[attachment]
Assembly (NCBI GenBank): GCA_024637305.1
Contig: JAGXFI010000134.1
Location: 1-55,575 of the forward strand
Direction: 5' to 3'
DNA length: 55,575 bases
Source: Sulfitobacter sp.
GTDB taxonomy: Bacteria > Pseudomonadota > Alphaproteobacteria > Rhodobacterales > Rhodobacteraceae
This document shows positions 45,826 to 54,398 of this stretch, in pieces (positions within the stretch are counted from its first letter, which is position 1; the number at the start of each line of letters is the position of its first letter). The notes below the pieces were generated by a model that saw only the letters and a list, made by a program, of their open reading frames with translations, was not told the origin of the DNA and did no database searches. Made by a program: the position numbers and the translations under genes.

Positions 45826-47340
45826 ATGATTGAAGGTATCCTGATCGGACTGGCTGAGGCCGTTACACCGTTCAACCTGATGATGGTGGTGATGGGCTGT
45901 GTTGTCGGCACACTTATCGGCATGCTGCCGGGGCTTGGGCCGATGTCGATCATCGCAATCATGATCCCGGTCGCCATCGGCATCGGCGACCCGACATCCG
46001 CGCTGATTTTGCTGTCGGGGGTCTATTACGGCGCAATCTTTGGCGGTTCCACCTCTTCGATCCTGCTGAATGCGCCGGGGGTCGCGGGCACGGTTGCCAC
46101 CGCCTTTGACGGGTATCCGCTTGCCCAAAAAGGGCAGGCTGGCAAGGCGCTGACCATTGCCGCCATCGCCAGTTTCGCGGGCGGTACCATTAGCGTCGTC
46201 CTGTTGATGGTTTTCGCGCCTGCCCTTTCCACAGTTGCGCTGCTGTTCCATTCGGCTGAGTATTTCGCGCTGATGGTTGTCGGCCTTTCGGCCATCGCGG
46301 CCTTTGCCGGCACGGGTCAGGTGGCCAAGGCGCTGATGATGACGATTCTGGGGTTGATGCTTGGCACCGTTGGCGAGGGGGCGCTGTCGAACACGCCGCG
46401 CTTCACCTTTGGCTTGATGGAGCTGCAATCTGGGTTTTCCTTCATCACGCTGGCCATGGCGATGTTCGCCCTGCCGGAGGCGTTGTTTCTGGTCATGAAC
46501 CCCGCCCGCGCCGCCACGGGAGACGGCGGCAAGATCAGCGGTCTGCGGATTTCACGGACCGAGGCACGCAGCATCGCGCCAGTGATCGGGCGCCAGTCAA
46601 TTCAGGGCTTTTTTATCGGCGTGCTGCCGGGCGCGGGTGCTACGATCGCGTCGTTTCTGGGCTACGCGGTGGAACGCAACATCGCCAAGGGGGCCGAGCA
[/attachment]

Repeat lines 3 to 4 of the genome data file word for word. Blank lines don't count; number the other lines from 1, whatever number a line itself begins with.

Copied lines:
Location: 1-55,575 of the forward strand
Direction: 5' to 3'